The Amazon and Starbucks union votes are small wins – but important – for American workers

After years of failed organizational efforts and a long, steady decline in the number of private sector employees represented by the unions, two grassroots elites have achieved recent successes in the country’s two largest employers, Amazon and Starbucks.

Both efforts represent only a small fraction of the total staff of those companies. But they also represent a sea change in the key discourse on American labor – and they encourage more trade union efforts.

Alexander Colvin, dean of the School of Industrial and Labor Relations at Cornell University, said, “Although this is a small percentage of the workforce so far, I think this is very significant. I think this is the real change we are seeing.”

From October 2021 to last month, the National Labor Relations Board reported that 1,174 petitions had been filed with the agency seeking union representation. This is 57% more than the same period a year ago – and the highest trade union structure in 10 years.

The successes of Amazon and Starbucks are key to union organizing efforts, Colvin said. That sentiment was echoed by Chris Smalls, who went from being a laid-off Amazon employee to the president of the Amazon Workers’ Union, which recently became the first union to win a representative vote at one of Amazon’s facilities.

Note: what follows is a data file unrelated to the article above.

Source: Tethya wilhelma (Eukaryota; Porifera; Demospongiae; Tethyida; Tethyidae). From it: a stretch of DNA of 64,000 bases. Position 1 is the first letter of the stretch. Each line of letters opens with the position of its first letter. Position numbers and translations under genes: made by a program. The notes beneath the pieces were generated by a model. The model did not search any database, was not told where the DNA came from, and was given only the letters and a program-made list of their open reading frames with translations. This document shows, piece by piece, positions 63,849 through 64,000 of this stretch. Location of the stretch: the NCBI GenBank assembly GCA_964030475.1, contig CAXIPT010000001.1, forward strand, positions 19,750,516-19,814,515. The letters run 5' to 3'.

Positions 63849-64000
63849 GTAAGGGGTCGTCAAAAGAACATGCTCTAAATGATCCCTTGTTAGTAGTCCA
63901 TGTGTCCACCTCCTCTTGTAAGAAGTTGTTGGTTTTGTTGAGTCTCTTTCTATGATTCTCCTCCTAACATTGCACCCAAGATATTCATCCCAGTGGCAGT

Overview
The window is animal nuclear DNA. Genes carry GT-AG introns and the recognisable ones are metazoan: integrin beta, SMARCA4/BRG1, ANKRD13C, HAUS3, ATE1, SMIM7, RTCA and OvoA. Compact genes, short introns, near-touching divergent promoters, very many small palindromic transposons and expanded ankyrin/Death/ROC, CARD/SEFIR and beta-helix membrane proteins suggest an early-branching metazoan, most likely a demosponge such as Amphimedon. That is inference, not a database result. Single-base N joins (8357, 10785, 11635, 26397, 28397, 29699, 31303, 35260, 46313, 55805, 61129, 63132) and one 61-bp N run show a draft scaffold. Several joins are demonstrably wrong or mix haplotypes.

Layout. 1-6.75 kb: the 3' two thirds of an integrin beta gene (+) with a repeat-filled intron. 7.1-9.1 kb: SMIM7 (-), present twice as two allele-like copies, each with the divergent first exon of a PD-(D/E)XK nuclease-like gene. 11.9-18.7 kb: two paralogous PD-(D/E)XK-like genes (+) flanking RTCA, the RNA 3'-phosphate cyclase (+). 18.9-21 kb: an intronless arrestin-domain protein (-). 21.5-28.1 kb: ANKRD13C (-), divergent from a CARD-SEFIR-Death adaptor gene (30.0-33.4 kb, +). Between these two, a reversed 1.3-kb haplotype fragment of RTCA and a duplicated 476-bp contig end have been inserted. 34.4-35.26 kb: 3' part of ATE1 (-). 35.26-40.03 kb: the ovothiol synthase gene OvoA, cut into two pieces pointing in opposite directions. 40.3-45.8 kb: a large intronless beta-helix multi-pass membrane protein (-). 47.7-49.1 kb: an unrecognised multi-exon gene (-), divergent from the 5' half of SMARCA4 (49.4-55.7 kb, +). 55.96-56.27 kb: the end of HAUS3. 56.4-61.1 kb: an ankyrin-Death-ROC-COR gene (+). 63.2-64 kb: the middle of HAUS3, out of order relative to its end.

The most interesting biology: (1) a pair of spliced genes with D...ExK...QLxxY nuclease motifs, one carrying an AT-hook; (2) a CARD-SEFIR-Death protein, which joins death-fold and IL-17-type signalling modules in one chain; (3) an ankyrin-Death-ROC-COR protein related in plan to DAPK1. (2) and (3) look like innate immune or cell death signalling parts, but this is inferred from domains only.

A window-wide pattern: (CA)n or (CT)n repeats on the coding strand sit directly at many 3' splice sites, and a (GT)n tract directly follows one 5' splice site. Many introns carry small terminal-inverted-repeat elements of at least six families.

Since that vote at the small work facility in Staten Island, New York, Amazon, he has spoken to workers who want to have their own union vote at 50 Amazon facilities across the country. Another poll is scheduled for another Staten Island Amazon facility later this month.

“I think what we did as a catalyst for a revolution with Amazon workers, like the Starbucks union effort,” he said in an interview with CNN + last week. “We want to have the same domino effect.”

Domino effect

In Starbucks, workers in 17 stores from Boston to its hometown of Seattle have voted to represent Starbucks Workers United since December – a separate grassroots union effort to hold polls in more than 100 additional stores.

The 9,000 U.S. stores run by Starbucks have about 235,000 workers. Fewer than 1,000 workers in 17 stores voted for the union. As was the case at Amazon, about 8,300 workers at the Staten Island facility were eligible to vote. It’s less than 1% of the company’s 1.1 million employees, including warehouse and office workers.

But the votes have made headlines, and Labor Board figures suggest efforts Amazon (AMZN) And Starbucks (SBUX) May be inspiring to others.